Morning came much sooner than we expected, but there was already a large crowd milling about, doing yoga, throwing frisbee..those sort of things. We spent a better part of the morning and afternoon walking around the grounds and talking with the vendors and various booths set up. Holy Ghost Tent Revival and Monroeville set the perfect tone for an easy day in the mountains. We’re incredibly lucky to live in this area and have access to the mountain and surrounding trails whenever we would like to go, but it was great to see the response from the out-of-town attendees who were visiting the area for the first time. There were probably as many photos taken of the bands playing as the landscape around us and every few minutes we would pass someone making a remark about the blue-gray tones of the nearby hills and vallies.
Futurebirds showed up and thrilled a crowd that was half full with what appeared to be devote fans and half first-timers, but by the time they closed out everyone was on their feet, swaying and side-stepping along with the band. Like Dr. Dog, they stood out from most of the bands on the MOTM 2012 bill, particularly for their reverb and distortion heavy highs and lows, but they kept things tied together with one of the most solid pedal steel guitarists I’ve ever seen. Plus, these guys know how to work a crowd and they want a crowd to work them. Energy developed over their set, just as during Dr. Dog’s the previous day and the crowd was quickly pepped up and alive in time for the soul and funk of the Dirty Dozen Brass Band and eventually on to Railroad’s second set of the weekend.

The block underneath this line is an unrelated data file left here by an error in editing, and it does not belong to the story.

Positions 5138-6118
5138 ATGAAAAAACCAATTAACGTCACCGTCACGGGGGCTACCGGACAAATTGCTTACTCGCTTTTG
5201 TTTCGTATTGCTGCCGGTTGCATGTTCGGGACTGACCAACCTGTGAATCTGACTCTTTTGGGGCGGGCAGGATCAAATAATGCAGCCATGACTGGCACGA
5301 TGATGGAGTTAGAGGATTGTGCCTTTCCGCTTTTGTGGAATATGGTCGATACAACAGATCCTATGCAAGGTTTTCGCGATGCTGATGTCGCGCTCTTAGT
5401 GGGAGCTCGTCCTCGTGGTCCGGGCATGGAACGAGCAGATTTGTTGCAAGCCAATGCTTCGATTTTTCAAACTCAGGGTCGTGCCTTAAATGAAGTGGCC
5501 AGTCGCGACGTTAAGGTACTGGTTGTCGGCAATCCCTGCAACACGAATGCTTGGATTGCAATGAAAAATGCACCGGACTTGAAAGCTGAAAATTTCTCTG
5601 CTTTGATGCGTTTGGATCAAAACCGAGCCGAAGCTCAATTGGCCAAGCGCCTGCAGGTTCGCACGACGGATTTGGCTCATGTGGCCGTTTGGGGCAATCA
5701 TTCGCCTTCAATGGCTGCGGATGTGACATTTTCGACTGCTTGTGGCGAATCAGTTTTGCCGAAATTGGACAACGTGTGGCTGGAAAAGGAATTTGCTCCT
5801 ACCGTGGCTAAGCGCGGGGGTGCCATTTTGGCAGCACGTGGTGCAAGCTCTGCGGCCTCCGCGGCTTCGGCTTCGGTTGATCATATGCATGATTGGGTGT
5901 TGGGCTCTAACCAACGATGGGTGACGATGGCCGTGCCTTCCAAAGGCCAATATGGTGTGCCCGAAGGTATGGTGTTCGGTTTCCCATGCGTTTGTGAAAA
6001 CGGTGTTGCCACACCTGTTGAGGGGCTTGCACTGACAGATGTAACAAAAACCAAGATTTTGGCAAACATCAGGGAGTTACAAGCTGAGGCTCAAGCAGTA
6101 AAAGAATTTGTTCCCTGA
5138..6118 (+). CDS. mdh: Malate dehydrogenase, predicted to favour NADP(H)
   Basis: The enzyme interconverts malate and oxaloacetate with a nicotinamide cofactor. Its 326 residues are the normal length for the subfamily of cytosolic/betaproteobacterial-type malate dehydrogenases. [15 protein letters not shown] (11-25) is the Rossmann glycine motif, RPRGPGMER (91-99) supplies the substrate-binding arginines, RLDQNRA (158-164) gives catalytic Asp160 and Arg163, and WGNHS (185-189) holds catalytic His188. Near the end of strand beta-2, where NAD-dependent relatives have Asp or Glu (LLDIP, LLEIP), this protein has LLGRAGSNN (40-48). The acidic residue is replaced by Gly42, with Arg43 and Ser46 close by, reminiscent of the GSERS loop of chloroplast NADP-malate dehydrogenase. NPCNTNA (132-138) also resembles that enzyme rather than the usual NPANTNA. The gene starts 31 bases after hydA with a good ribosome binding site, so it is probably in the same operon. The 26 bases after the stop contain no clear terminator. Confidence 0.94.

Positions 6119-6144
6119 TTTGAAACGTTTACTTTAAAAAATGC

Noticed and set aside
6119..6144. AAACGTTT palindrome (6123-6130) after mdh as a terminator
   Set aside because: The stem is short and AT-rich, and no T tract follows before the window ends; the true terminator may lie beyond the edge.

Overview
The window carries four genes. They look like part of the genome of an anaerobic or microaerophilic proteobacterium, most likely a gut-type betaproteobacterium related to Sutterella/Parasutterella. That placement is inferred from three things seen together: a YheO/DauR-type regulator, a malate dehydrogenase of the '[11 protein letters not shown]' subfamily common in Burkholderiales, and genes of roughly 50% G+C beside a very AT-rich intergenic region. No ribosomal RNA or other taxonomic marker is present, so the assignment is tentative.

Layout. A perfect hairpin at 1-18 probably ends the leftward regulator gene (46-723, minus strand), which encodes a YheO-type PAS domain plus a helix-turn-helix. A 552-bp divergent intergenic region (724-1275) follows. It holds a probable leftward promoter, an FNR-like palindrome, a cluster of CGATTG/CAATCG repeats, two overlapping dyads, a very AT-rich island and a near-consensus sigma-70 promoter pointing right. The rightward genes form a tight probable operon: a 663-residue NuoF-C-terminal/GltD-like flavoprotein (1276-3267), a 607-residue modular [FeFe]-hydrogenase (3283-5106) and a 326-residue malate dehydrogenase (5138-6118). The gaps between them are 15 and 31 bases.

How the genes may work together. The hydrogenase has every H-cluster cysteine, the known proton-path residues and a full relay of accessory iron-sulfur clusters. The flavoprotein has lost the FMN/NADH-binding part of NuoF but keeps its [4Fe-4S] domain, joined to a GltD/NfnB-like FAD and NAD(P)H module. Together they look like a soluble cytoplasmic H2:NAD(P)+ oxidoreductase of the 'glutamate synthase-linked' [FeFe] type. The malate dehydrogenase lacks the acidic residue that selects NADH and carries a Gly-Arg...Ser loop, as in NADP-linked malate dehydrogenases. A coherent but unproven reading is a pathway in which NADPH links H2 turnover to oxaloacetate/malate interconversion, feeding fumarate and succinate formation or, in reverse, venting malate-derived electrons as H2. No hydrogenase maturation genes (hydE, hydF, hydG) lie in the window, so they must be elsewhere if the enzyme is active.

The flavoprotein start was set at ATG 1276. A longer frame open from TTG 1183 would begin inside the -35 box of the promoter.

Day three came just as quickly as the previous and but we were far from ready to leave. Being our first experience here, we were truly impressed by the cohesiveness of all the different aspects of the festival. It’s very easy to have one certain thing taint a festival, whether a rude staff or a dirty grounds or disrespectful neighbors, but for the size and production value, the MOTM crew have got it right and are headed in a direction that could easily see them having to pick up camp and move to a new, larger location should they want to expand. We want to see their continued success but the seclusiveness of the Grandfather Mountain location was again, one of the major selling points of this festival.
Sunday closed out with sets from area-favorites Salem Speaks and a few other regional acts, but the closing highlight of the entire weekend came from bluegrass legend Sam Bush as he delivered an impressive full band set before joining Railroad Earth and a cast that included Larry & Jenny Keel and Monroeville for a “super-jam”, ending the weekend in the most appropriate way.
For those of you in the South East who didn’t make it to MOTM, mark your calendars for a tentative weekend in late August 2013 and plan accordingly. The crew behind the festival have wholesomely crafted a loving and supportive community that wants to see the event succeed just as much as they do and we wouldn’t be surprised if 2013 brings the addition of many more bands, vendors, fans, and memories. Thanks again, MOTM!
– Hinson Hays & Ethan Hollbrook